True collaboration requires the open sharing of information. Participants in collaborative processes consider themselves to be peers who can freely communicate their thoughts. The collective thought process generates better thinking and results than isolated thinking. Continue reading
This past week I had the privilege of attending the 10th Annual Canadian Safe Schools Conference in Toronto. About 1000 education officials from across Canada attended this event to hear presentations and discuss important issues about school safety.
The event was packed. Many of the breakout sessions had standing room only. I spoke with several of the delegates and was impressed by the intensity of these conversations. This was no normal conference. The officials at this event were looking for ways to deal with the safety issues that they confront in their schools on a daily basis.
Richard Fillion, Director General of Dawson College, was one of the keynote speakers. He received a standing ovation for his presentation that was insightful and moving. The full presentation is archived and can be viewed here.
The conference was hosted by the Canadian Safe School Network.
Risk of Death in Canada : What We Know and How We Know It
by Simon P. Thomas (Author), Steve Hrudey (Author)
Paperback: 280 pages Publisher: The University of Alberta Press (Dec. 1, 1997)
Reviewed by Ron Truman, Regulatory Solutions Group
Actuaries can tell you how many Canadians are going to die next year; hit men can name a few names. But until recently, there’s been no middle ground — information that has a personal meaning for a wide variety of Canadians — about the risk of dying in the next 12 months.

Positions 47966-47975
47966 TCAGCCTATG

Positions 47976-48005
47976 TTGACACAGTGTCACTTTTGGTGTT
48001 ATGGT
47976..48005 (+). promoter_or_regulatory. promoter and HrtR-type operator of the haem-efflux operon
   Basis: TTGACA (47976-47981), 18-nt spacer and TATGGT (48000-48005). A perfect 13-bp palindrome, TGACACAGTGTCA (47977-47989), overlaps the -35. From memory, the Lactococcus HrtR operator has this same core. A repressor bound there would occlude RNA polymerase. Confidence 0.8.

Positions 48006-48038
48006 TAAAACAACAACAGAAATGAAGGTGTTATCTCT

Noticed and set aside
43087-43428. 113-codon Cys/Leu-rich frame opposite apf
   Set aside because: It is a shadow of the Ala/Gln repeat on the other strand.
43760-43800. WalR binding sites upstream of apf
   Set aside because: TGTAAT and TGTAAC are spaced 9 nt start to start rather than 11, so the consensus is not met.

University of Alberta environmental health sciences professor, Dr. Steve Hrudey, who led a study of 60 years of Canadian death data, can fill part of that gap.
Safe Drinking Water, Lessons from Recent Outbreaks in Affluent Nations by Steve E. Hrudey and Elizabeth J. Hrudey Iwa Publishing, 486 pp.
Contaminated drinking water killed and sickened people in affluent communities long before anyone heard of Walkerton’s Koebel brothers. University of Alberta water scientist Steve Hrudey says waterborne outbreaks will persist in wealthy societies long after the brothers are forgotten – unless the underlying problems of complacency, neglect, accumulating errors, bad judgment and poor practice in water treatment plants are properly dealt with.
Hrudey, who worked on the research advisory panel to the Walkerton Inquiry and collaborated with the Canadian Water Network on the issue, said, “Far too many people seemed prepared to write off Walkerton as being only the misdeeds of the Koebel brothers. If you draw all the attention to a few blunders, ignoring the bigger picture about why waterborne outbreaks have persisted, you aren’t going to get the right people to take ownership of the problem.” Continue reading